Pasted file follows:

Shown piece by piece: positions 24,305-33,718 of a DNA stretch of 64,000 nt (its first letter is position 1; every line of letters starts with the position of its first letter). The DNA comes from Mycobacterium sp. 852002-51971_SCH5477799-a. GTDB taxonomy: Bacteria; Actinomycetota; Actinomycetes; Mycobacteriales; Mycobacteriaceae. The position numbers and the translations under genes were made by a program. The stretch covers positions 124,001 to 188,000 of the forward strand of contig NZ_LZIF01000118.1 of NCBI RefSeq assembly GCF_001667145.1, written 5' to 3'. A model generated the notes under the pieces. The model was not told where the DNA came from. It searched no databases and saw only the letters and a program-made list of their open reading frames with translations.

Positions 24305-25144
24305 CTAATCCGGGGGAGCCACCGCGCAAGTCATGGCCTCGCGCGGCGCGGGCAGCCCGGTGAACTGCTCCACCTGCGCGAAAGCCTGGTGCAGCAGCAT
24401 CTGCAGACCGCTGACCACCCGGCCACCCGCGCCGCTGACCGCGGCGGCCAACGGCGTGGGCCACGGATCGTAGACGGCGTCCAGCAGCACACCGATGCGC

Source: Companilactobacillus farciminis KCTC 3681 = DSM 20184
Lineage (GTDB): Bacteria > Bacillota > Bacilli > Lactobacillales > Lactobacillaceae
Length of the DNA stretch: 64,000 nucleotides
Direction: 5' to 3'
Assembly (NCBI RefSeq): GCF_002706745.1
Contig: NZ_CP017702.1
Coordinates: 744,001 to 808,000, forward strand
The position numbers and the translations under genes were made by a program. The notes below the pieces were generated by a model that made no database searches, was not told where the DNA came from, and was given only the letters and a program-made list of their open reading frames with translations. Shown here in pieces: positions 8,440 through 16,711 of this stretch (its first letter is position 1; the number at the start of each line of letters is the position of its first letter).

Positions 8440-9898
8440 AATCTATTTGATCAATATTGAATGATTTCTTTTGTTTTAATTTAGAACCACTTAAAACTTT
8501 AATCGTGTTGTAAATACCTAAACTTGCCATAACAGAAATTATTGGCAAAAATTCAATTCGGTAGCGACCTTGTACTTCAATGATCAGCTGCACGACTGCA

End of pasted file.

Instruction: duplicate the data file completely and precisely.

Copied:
Shown piece by piece: positions 24,305-33,718 of a DNA stretch of 64,000 nt (its first letter is position 1; every line of letters starts with the position of its first letter). The DNA comes from Mycobacterium sp. 852002-51971_SCH5477799-a. GTDB taxonomy: Bacteria; Actinomycetota; Actinomycetes; Mycobacteriales; Mycobacteriaceae. The position numbers and the translations under genes were made by a program. The stretch covers positions 124,001 to 188,000 of the forward strand of contig NZ_LZIF01000118.1 of NCBI RefSeq assembly GCF_001667145.1, written 5' to 3'. A model generated the notes under the pieces. The model was not told where the DNA came from. It searched no databases and saw only the letters and a program-made list of their open reading frames with translations.

Positions 24305-25144
24305 CTAATCCGGGGGAGCCACCGCGCAAGTCATGGCCTCGCGCGGCGCGGGCAGCCCGGTGAACTGCTCCACCTGCGCGAAAGCCTGGTGCAGCAGCAT
24401 CTGCAGACCGCTGACCACCCGGCCACCCGCGCCGCTGACCGCGGCGGCCAACGGCGTGGGCCACGGATCGTAGACGGCGTCCAGCAGCACACCGATGCGC

Source: Companilactobacillus farciminis KCTC 3681 = DSM 20184
Lineage (GTDB): Bacteria > Bacillota > Bacilli > Lactobacillales > Lactobacillaceae
Length of the DNA stretch: 64,000 nucleotides
Direction: 5' to 3'
Assembly (NCBI RefSeq): GCF_002706745.1
Contig: NZ_CP017702.1
Coordinates: 744,001 to 808,000, forward strand
The position numbers and the translations under genes were made by a program. The notes below the pieces were generated by a model that made no database searches, was not told where the DNA came from, and was given only the letters and a program-made list of their open reading frames with translations. Shown here in pieces: positions 8,440 through 16,711 of this stretch (its first letter is position 1; the number at the start of each line of letters is the position of its first letter).

Positions 8440-9898
8440 AATCTATTTGATCAATATTGAATGATTTCTTTTGTTTTAATTTAGAACCACTTAAAACTTT
8501 AATCGTGTTGTAAATACCTAAACTTGCCATAACAGAAATTATTGGCAAAAATTCAATTCGGTAGCGACCTTGTACTTCAATGATCAGCTGCACGACTGCA